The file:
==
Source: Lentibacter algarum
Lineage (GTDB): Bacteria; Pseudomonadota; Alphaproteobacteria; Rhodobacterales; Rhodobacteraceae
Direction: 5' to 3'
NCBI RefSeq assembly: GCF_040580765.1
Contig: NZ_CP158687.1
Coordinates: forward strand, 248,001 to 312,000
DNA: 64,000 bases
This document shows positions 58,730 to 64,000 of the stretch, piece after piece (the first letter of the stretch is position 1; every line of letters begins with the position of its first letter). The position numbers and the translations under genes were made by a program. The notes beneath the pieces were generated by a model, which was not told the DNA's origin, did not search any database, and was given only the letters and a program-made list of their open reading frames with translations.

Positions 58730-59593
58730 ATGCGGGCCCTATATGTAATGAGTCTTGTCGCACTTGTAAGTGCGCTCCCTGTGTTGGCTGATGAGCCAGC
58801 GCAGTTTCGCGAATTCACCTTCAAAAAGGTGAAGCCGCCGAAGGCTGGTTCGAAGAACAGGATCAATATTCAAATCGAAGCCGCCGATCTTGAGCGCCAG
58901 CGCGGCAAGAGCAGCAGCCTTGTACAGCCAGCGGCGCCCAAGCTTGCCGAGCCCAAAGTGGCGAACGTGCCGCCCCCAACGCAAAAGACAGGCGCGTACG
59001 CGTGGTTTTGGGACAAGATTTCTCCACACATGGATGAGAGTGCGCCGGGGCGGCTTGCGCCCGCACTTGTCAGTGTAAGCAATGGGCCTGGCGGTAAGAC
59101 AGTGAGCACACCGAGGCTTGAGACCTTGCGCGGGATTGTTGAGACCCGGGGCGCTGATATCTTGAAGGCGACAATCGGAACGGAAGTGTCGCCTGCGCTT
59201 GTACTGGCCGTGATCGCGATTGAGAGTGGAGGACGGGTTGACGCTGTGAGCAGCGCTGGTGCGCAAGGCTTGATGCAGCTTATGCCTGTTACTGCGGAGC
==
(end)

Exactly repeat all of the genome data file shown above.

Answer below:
Source: Lentibacter algarum
Lineage (GTDB): Bacteria; Pseudomonadota; Alphaproteobacteria; Rhodobacterales; Rhodobacteraceae
Direction: 5' to 3'
NCBI RefSeq assembly: GCF_040580765.1
Contig: NZ_CP158687.1
Coordinates: forward strand, 248,001 to 312,000
DNA: 64,000 bases
This document shows positions 58,730 to 64,000 of the stretch, piece after piece (the first letter of the stretch is position 1; every line of letters begins with the position of its first letter). The position numbers and the translations under genes were made by a program. The notes beneath the pieces were generated by a model, which was not told the DNA's origin, did not search any database, and was given only the letters and a program-made list of their open reading frames with translations.

Positions 58730-59593
58730 ATGCGGGCCCTATATGTAATGAGTCTTGTCGCACTTGTAAGTGCGCTCCCTGTGTTGGCTGATGAGCCAGC
58801 GCAGTTTCGCGAATTCACCTTCAAAAAGGTGAAGCCGCCGAAGGCTGGTTCGAAGAACAGGATCAATATTCAAATCGAAGCCGCCGATCTTGAGCGCCAG
58901 CGCGGCAAGAGCAGCAGCCTTGTACAGCCAGCGGCGCCCAAGCTTGCCGAGCCCAAAGTGGCGAACGTGCCGCCCCCAACGCAAAAGACAGGCGCGTACG
59001 CGTGGTTTTGGGACAAGATTTCTCCACACATGGATGAGAGTGCGCCGGGGCGGCTTGCGCCCGCACTTGTCAGTGTAAGCAATGGGCCTGGCGGTAAGAC
59101 AGTGAGCACACCGAGGCTTGAGACCTTGCGCGGGATTGTTGAGACCCGGGGCGCTGATATCTTGAAGGCGACAATCGGAACGGAAGTGTCGCCTGCGCTT
59201 GTACTGGCCGTGATCGCGATTGAGAGTGGAGGACGGGTTGACGCTGTGAGCAGCGCTGGTGCGCAAGGCTTGATGCAGCTTATGCCTGTTACTGCGGAGC